For the time being web series are attempting to survive through a traditional ad supported model but the niche nature of the content is likely to change that. Can web based programming thrive under a paid model? A handful of startups think so.

Ad supported content has seemingly been the basis of virtually every original web based business model since the invention of the internet by Al Gore some time before the 2000 election. Unfortunately for creators, somewhere along the line people got the idea that everything on the internet was supposed to be free. I would chalk this up to the newness of the medium, and people’s inherent hesitance to trust giving out credit card information over the net.

The ad based model is about making incremental revenue off of every single user. In order to succeed it requires a large user base. As we saw with the dot com bust early this century, sites that were incapable of getting users to dole out real cash for services were unable to survive. This model works for sites like youtube and facebook which are platforms driving massive amounts of user generated (free) content. These companies are looking to convert each average user into a few dollars of ad revenue per year – and think of the amount of time people spend on these sites. This works for large broadcast networks like NBC, and CBS – for which there are only a handful nationwide. For shows on these networks budgets are typically in the $50,000 to $100,000 range – per minute.

While even very popular sites, with plenty of users, like the New York Times and the Wall Street Journal – two sites focused on professionally created content have been forced to put up paywalls to turn ad supported customers into paying customers – who also still view ads. This is similar to cable tv in that people pay to access it and yet they still view ads. In the cable model, it is vital for channels to get on the basic subscription tier in order to ensure that there are enough eyeballs to support the channel through advertisements.

The ad model focuses on maximizing viewers (ad views) and limiting cost. Television networks have to work within the constraint of timeslots and showing one thing at a time, where as a site like youtube offers a virtually unlimited amount of available programming at all times of the day. This means that there are fewer shows created for television, and in turn these shows receive a much larger viewing audience. A television network can spread its budget across a handful of shows, knowing that they can only offer one thing at a time. Youtube on the other hand has to divide its advertising revenues among all of its videos.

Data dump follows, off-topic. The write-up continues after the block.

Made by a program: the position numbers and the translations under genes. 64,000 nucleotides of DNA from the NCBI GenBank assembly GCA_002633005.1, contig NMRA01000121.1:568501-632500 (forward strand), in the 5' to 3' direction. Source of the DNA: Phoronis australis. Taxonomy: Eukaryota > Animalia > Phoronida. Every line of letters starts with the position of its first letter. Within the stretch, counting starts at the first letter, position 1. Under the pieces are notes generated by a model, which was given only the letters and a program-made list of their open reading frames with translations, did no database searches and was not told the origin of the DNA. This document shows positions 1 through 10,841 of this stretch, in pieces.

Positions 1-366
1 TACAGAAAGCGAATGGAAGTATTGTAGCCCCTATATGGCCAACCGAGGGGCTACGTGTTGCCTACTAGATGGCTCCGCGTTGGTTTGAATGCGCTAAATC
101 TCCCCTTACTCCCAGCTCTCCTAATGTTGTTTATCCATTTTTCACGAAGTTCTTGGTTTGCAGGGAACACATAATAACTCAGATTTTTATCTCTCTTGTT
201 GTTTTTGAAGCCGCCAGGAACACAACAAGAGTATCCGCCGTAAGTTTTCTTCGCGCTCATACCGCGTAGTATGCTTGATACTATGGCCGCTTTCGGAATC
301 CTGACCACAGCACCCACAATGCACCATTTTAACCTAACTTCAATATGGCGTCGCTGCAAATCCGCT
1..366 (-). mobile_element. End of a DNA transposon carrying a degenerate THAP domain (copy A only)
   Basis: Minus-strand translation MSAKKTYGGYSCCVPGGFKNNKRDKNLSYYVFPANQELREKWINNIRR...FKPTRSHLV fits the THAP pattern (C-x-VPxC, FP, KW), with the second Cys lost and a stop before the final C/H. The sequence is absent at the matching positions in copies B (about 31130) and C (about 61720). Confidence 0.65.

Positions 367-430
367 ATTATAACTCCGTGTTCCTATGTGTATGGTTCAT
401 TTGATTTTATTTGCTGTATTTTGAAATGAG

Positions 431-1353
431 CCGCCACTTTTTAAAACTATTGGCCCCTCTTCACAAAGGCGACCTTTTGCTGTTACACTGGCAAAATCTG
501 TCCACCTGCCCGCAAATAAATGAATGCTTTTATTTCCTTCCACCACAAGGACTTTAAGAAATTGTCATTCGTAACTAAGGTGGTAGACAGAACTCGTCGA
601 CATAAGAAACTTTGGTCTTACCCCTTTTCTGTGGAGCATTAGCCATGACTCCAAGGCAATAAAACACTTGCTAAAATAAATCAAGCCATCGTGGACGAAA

Subscription models, on the other hand, are about turning a percentage of customers / potential customers into significant revenue drivers. As time has gone on people have become more willing to entrust sites with their credit card information – even if it has been shown not to be the best idea.

HBO EntertainmentThe best examples of this are HBO and Netflix. These are similar to being premium versions of broadcast networks and youtube. HBO divides its budget among a handful of shows where as Netflix has an immense catalogue of shows and movies available for roughly the same cost per month. Up until recently, Netflix was simply a secondary revenue stream for the shows available on the platform as it alone is not capable of providing the revenue per show that a channel like HBO can – at least not without dramatically increasing its prices

The noticeable trend is that as content becomes more niche it moves from an ad model to an increasingly premium model.  As time moves forward, the internet seems to show us that the only sites capable of surviving off of an ad model are platforms for content created either very cheaply, without expectation of financial return, or under unrealistic expectations. This is likely because the internet has become an inherently niche medium – with virtually infinite availability.

Just The Story TVNew site – Just The Story TV – has created a platform for previously established web series to be peddled to fans for a small monthly fee.  They seem to understand the fallibility of an ad based system and are banking on a cable style ‘strength in numbers’ programming method. Web series are an insanely niche market right now, and they are being swamped with new offerings by many producers not entirely interested in financial return. This market likely has far too much competition for shows to survive off of ads alone, but there may be enough hardcore fans willing to dole out real money to watch specific shows.

Tello FilmsJTS is not the only site charging viewers real money to watch web series. Another online network, tello films, has embraced an underserved niche market and put their content behind a paywall. The channel looks for partners in content creation and shares revenue with them. So far the model has been profitable – something I doubt would be possible under an ad based model.

In most cases it is not going to be about the amount of viewers you can get but rather how much money you can get out of each viewer. The real question for, tello films and other web series creators is whether or not they can provide enough quality to get people to pay money to watch. Looking at HBO and Netflix as examples they are at a huge disadvantage from a price / quality standpoint but that may not matter if web series creators can find the sweet spot for production quality and cost. Producing content cheaply is vital (watchmojo content is produced for roughly $100 per minute) but ultimately creating something unique and providing content that is unavailable anywhere else might be the real key.